would be open among the editorial board but closed to the public.
Also there can be exchange based on personal e-mail. However, I'd find
it bad for transparency if regular personal e-mail exchange would
occur unless it is between persons who are working closely together on
a particular task - such as reviewing a contribution. To prevent this
I'd rather suggest a second, non-archived mailing list.
what if one of us wanted to publish a paper, would we look
at the reviewers comments while they were formulating them?
What's wrong with this?
I think some
thought should be paid there. The tradition is to have 2-3 blind reviewers
for a paper.
See above. Can you please explain what "blind" means exactly?
I dont see and please explain to me how when ten people have a
long discussion over an email list, quality and speed improve. I think it
will be quite the opposite.
IMHO this depends much on the culture of such a list. I know most of
the persons on this list personally and most for quite some time now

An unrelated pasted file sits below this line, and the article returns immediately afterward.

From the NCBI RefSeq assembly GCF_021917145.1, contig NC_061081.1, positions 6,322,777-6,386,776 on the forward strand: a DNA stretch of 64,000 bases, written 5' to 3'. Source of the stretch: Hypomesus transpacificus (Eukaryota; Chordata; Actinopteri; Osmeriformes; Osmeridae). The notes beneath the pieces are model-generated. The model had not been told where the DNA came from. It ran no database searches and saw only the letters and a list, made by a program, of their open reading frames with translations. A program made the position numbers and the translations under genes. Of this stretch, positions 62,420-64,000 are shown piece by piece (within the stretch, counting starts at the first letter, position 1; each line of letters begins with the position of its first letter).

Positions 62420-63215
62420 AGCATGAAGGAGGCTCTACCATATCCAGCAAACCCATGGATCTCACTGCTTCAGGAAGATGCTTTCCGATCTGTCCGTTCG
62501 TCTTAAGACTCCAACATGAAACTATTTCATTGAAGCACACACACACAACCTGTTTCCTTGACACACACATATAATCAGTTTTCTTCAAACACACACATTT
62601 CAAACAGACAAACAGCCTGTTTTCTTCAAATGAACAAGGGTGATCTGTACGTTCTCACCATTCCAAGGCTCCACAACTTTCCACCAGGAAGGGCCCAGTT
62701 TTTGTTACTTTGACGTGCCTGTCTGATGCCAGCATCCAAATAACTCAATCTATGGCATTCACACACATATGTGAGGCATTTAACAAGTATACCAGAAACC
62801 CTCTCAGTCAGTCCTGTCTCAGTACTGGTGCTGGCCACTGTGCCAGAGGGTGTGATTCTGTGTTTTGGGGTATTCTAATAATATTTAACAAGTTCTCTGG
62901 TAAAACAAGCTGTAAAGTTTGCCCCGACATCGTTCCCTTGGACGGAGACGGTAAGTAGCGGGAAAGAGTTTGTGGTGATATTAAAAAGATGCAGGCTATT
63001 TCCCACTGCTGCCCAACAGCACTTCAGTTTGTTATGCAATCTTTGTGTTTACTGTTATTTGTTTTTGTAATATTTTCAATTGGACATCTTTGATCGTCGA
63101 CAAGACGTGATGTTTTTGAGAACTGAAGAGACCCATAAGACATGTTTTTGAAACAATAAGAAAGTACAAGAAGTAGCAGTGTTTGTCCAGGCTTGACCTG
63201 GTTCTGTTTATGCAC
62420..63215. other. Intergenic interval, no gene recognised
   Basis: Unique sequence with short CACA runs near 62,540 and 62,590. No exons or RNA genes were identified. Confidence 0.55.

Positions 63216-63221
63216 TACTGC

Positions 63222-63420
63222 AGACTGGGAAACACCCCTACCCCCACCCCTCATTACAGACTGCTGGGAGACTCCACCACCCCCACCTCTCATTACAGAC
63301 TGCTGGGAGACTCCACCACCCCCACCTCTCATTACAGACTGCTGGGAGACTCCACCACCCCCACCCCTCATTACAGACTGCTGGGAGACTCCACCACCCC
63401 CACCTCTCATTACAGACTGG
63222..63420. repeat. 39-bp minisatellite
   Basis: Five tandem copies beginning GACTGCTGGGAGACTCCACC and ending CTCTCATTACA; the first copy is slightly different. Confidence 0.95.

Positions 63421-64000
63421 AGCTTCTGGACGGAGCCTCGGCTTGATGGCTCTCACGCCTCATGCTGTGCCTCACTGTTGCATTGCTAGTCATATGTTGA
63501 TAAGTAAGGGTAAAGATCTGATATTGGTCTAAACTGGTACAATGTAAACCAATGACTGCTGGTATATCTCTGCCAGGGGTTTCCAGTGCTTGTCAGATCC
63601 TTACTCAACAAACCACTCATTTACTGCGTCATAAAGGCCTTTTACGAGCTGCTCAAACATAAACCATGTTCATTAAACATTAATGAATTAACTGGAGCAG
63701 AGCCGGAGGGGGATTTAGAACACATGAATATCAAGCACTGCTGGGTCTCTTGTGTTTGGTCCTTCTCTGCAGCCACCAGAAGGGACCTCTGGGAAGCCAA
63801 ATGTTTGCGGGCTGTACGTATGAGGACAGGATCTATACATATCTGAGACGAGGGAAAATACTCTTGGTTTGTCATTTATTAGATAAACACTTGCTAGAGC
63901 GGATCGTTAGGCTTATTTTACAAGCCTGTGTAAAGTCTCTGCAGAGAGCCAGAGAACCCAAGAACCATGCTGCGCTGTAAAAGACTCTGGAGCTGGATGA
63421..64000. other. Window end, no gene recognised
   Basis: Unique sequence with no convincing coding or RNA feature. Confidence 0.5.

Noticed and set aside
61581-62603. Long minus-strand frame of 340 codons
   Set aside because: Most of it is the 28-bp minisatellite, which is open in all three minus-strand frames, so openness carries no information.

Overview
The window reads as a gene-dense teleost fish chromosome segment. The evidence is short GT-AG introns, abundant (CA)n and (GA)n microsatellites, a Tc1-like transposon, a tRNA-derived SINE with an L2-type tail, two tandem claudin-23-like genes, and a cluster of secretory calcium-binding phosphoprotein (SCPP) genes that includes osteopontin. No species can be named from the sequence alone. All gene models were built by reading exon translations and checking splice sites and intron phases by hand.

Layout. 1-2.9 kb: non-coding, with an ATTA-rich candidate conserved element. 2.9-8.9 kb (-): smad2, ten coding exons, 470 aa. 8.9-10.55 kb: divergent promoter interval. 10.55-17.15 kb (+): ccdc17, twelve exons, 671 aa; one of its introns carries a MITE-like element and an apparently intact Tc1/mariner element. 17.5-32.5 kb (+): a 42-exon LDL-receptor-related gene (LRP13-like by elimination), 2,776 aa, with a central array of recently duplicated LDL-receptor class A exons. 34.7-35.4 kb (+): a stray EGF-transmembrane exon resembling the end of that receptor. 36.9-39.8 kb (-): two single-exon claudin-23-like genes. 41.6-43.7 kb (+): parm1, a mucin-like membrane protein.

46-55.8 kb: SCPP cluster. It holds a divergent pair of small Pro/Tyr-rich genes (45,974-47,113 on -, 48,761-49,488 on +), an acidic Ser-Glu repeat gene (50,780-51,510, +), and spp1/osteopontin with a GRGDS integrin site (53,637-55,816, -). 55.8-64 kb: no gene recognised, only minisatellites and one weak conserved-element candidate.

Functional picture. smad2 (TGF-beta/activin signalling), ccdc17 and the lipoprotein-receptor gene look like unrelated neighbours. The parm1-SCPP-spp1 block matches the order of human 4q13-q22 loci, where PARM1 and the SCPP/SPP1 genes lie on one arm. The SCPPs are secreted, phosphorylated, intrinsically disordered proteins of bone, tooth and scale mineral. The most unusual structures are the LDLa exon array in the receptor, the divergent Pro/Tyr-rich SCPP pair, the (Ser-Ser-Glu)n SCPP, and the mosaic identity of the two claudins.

and I don't think that there will be unnecessary discussion.
Anyway I understood that there will be explicitly assigned reviewers
for each contribution - 2-3 sounds good to me. They are responsible to
review the particular contribution and alone for reasons of lack of
time people will probably trust the judgement of the reviewers.
Blind reviewing most of the time works in favor
of the author. Discussing between us endlessly a paper [unless it is
controversial and only after it has been blindly reviewed] I think will be
waste of time and effort.
Endless is discussion is not very probable IMHO. If a contribution is
too controversial it simply will not be included. That would at least
mean an orientation in consensus in the editorial board (where
consensus means that nobody *has to* object).